On Aug. 15, we celebrated the Solemnity of the Assumption of the Blessed Virgin Mary. The Gospel I proclaimed at Mass was that of the Visitation. In this Gospel, we hear how Mary, after saying yes and conceiving Christ in her womb, goes to her cousin Elizabeth. Mary brings the presence of Christ to her cousin as she makes the visit. Mary not only brings the real, physical presence of Christ who is in her womb, but also brings Christ to her cousin through her selfless actions. Bringing Christ into the world is the calling of missionary discipleship. Mary was the first missionary disciple within the Church. She put her trust in God but also put that trust, that Faith into action. She selflessly gave assistance to her cousin who was with child. Mary, as it states in the Gospel, went in haste. She didn’t sit about debating the pros and cons. She immediately went to bring Christ into the world in her actions of love. Thus the reward we see Mary receive for her faithful missionary discipleship was the glory of heaven, body and soul.
We are all called to missionary discipleship, that is to bring Christ into the world. We do this by keeping the spiritual and corporal works of mercy. These works obviously are actions and these actions are love. Remember love is God—Christ. By doing these actions we bring Christ into the world. Look at the first word of these works of mercy: Give food, bring water, welcome, clothe, visit, bury, instruct, counsel, admonish, bear patiently, forgive, comfort and pray. These are all verbs, words of action. Many people today take these simple works for granted. We don’t have time to visit, we don’t have time to pray, we don’t instruct in the Faith, many now don’t even pray for and bury the dead. Remember, the opposite of love is not hate, it is complacency, no action. When this happens we take Christ for granted and stop bringing Him into the world. From the very beginnings of the Church, Mary shows who we are as followers of Christ in the way of missionary discipleship. The Gospel of the Visitation is more than a meeting of two cousins; it is a challenge to every Christian, a challenge to be like Mary, to be missionary disciples, to never stop bringing Christ into the world.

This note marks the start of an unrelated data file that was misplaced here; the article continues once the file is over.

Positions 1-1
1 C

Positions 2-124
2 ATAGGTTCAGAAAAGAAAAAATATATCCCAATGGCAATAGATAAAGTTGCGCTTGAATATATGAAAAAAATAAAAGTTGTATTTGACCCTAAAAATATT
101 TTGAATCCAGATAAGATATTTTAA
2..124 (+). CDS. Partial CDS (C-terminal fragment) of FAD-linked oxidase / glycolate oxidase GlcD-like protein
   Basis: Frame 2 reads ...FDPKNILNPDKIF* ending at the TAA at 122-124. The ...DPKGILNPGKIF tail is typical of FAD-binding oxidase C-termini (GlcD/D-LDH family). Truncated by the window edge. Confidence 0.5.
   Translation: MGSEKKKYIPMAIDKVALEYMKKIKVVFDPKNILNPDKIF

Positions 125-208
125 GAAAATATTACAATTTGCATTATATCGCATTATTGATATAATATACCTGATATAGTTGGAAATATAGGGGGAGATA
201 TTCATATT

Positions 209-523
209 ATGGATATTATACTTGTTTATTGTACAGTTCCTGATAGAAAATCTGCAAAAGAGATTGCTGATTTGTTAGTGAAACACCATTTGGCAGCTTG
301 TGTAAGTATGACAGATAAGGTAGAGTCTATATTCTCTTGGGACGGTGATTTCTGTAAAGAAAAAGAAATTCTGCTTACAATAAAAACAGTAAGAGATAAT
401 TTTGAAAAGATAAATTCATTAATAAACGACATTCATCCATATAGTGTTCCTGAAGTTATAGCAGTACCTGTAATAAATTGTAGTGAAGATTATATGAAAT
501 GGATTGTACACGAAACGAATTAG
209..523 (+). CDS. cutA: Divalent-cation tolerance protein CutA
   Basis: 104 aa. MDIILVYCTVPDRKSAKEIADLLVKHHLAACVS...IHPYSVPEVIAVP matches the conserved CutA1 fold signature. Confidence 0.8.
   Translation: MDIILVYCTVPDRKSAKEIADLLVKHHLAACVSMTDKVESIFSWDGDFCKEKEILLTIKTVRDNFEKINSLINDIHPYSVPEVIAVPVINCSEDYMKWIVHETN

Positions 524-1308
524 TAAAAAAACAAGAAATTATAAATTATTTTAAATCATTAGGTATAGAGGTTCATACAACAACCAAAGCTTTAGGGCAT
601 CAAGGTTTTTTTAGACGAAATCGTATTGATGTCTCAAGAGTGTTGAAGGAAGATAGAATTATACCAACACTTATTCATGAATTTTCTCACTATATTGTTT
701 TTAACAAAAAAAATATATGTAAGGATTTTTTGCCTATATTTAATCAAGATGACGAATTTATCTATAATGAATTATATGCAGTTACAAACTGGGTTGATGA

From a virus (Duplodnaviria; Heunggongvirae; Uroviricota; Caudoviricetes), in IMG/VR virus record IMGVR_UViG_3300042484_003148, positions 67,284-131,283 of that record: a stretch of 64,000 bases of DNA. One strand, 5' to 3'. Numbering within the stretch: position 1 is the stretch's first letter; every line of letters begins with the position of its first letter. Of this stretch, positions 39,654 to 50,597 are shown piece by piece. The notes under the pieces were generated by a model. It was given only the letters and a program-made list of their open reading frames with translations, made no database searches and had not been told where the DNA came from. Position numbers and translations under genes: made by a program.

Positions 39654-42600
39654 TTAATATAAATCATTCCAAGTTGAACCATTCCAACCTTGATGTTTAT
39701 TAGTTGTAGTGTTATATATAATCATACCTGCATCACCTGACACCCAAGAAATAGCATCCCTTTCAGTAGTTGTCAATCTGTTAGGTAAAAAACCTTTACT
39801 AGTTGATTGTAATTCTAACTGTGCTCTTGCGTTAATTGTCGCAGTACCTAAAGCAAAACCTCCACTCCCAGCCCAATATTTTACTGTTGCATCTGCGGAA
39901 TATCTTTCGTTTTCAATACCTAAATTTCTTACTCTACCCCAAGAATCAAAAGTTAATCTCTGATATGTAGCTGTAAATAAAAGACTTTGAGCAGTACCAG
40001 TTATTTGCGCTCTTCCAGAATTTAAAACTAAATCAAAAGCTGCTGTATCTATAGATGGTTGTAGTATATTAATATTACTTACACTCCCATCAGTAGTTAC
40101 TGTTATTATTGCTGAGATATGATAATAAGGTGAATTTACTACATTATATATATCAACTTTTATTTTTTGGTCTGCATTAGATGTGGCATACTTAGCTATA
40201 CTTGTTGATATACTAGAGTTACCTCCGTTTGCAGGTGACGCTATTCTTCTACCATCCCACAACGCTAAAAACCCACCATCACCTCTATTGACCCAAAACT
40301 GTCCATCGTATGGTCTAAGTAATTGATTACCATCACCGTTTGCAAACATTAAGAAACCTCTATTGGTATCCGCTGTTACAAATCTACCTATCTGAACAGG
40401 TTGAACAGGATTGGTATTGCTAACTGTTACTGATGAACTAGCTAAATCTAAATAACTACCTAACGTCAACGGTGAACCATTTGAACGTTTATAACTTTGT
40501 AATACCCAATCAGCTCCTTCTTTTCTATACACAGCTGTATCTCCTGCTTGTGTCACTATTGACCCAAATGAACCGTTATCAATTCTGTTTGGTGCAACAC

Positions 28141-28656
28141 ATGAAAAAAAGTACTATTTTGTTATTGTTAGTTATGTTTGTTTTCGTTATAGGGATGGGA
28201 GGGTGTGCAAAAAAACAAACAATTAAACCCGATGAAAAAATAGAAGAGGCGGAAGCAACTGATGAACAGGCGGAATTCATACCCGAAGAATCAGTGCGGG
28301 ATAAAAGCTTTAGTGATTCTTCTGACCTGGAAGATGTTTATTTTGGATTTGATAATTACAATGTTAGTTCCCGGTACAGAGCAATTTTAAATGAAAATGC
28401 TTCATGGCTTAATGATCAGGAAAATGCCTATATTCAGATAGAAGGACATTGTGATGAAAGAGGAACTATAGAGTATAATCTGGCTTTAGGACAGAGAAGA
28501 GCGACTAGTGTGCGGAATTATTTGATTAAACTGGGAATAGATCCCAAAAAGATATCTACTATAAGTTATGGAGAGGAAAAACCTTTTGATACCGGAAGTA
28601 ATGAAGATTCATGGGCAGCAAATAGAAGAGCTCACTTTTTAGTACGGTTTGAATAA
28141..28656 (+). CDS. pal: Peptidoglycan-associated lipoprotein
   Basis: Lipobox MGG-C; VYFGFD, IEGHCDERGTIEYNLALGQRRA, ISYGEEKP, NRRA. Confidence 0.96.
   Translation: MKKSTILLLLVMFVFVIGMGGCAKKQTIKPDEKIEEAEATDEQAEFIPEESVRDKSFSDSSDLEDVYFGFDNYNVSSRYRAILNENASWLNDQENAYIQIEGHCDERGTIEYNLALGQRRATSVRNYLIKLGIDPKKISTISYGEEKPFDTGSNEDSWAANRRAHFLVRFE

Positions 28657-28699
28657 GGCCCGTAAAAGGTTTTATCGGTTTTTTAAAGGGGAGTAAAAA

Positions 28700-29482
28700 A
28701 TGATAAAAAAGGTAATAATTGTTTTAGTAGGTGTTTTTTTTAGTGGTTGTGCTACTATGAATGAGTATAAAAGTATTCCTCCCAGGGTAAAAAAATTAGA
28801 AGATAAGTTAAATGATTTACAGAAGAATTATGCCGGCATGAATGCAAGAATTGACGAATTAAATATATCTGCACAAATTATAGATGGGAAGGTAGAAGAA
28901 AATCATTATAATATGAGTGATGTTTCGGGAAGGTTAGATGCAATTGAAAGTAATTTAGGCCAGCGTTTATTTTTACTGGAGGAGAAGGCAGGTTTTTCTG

Monsignor Steven Kachel
Pastor of St. Patrick Parish in Onalaska
Published in the November 2021 Issue of Catholic Life Magazine